Participants felt that the message could increase the likelihood of social surveillance of women’s alcohol consumption. Several felt that social shaming was implicit and that the ‘no drinking in pregnancy’ logo on containers may increase the likelihood that pregnant women’s behaviour would be subject to increased social ‘policing’. Several participants described direct (and negative) personal experience of this.

Ecological reach

The guidance contains limited recognition of the UK’s culture of social drinking, of social loss associated with abstinence and of the social network pressures and influences affecting choice.  All participants agreed that women who had made a decision not to drink in pregnancy, or to drink at low levels, appreciated support from members of their social networks, and that encouraging this could be better built into guideline communication. For example, encouraging partners of expectant mothers to cut down or stop drinking for the duration of the pregnancy would be helpful. So too would the better provision of alcohol-free alternatives in the range of social contexts pregnant women may find themselves, or where they may otherwise feel excluded (e.g. pubs).

Implications

Communication

The rationale for a precautionary approach should be transparent in guidance documents and supporting information. Guidance on health-related behaviours for the general population tends to be rights-based, enabling individuals to weigh risks and benefits in the context of recommendations; caution and clear justification are needed where a different approach is taken. Principles of honest communication and clear risk presentation should underpin all messages.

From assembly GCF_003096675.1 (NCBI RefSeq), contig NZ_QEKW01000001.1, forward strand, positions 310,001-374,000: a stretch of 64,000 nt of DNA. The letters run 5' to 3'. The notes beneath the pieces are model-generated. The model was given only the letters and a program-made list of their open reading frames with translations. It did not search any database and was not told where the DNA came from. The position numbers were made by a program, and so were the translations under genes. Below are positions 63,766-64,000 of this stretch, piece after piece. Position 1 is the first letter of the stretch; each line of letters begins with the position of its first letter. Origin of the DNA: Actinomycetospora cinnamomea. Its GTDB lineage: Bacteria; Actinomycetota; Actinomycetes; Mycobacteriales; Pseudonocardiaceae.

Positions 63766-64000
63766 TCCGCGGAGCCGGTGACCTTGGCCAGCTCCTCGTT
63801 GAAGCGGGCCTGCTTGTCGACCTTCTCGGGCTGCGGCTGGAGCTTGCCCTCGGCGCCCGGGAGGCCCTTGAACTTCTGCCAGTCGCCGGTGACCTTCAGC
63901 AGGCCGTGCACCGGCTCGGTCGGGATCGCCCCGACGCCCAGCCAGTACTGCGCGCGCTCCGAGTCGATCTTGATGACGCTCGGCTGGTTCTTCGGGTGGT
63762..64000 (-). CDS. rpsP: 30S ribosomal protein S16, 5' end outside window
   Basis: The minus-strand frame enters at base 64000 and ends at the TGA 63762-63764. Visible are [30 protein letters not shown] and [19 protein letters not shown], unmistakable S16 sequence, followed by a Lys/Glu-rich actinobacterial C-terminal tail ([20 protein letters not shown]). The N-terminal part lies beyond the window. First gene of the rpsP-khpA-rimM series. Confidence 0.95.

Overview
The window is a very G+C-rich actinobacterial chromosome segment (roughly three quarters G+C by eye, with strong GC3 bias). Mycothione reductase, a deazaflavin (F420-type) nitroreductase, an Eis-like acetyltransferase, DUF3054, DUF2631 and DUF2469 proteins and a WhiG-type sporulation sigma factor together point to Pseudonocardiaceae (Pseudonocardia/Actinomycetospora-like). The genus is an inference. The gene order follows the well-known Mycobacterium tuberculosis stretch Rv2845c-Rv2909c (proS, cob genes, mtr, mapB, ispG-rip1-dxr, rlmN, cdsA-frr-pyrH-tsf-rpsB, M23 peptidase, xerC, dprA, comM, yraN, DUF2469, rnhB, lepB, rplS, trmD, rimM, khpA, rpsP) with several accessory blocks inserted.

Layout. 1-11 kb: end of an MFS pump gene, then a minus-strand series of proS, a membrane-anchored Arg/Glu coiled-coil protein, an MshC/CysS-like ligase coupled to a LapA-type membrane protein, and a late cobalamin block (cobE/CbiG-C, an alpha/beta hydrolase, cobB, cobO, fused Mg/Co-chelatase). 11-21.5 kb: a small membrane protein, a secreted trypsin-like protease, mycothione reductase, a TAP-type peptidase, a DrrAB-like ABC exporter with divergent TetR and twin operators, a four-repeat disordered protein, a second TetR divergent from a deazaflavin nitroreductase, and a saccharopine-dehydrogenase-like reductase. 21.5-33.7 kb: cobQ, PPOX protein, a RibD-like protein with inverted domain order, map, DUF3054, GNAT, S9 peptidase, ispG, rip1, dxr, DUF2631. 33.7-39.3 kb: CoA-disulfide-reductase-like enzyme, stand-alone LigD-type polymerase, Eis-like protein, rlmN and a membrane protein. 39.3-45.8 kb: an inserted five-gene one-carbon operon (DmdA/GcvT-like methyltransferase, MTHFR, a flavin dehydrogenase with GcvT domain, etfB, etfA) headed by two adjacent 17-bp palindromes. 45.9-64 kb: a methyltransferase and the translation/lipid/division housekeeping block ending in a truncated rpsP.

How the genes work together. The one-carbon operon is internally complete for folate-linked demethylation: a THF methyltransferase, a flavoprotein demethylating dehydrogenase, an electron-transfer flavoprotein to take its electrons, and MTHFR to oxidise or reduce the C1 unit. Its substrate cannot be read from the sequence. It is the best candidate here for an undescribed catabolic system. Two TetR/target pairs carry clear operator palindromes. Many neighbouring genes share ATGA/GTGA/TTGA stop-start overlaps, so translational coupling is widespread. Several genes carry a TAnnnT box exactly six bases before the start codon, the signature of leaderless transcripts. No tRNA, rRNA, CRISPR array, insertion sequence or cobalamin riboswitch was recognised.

Layering of explanations

Where the evidence is not straightforward, communication should take account of this and include opportunities for users to consider the available information. This could be achieved by taking a layering approach, enabling users to access information to a depth that suits their own needs. Health professional bodies and third sector organisations should consider strategies to facilitate this.

Acknowledging the reality of pregnancy planning

Guidance documents should recognise the lived experience of ‘pregnancy planning’. The complexity of this is not currently represented realistically.

Clarifying intentions and avoiding social shaming

The aims of the guidance should be clearly specified. The development of communication strategies should consider the risk of both social shaming and associated anxiety. Strategies could include providing professionals with tools for managing conversations with women and family members and for re-framing advice in positive terms – emphasising, for example, that there are ‘no benefits to baby’ from drinking, or that there may be benefits of abstention to mother and her partner.

Consider a social network message

Ensure communications include family members and partners, highlighting the influence of their own behaviour and the benefits of social support. Promote a reframing of the role of alcohol in social contexts so that abstention is no longer considered abnormal.

Research social impact of message as part of guidance development

A consultation on guidance communication took place following guidance development, however this did not test the perception of advice in the context of ‘real-world’ social drinking and pregnancy planning. Further research with target audiences is recommended, taking into account learning from behavioural psychology, health communications etc. This consider values underpinning the public health messages, unintended negative effects, appropriate message targeting and alternative message framing.

Conclusion

The current guidance is grounded in a biomedical approach, but communication and advice should reflect the fact that drinking in pregnancy is a socio-ecological issue.  The impact of guidance on alcohol consumption when pregnant or planning a pregnancy may be limited by many factors, including lack of clarity over the evidence, limited acknowledgement of ‘lived experience’ and lack of recognition of the influence of social networks.

Further Information

Contact details for corresponding author:

Dr Rachel Brown, DECIPHer, 1-3 Museum Place, Cardiff, CF10 3NB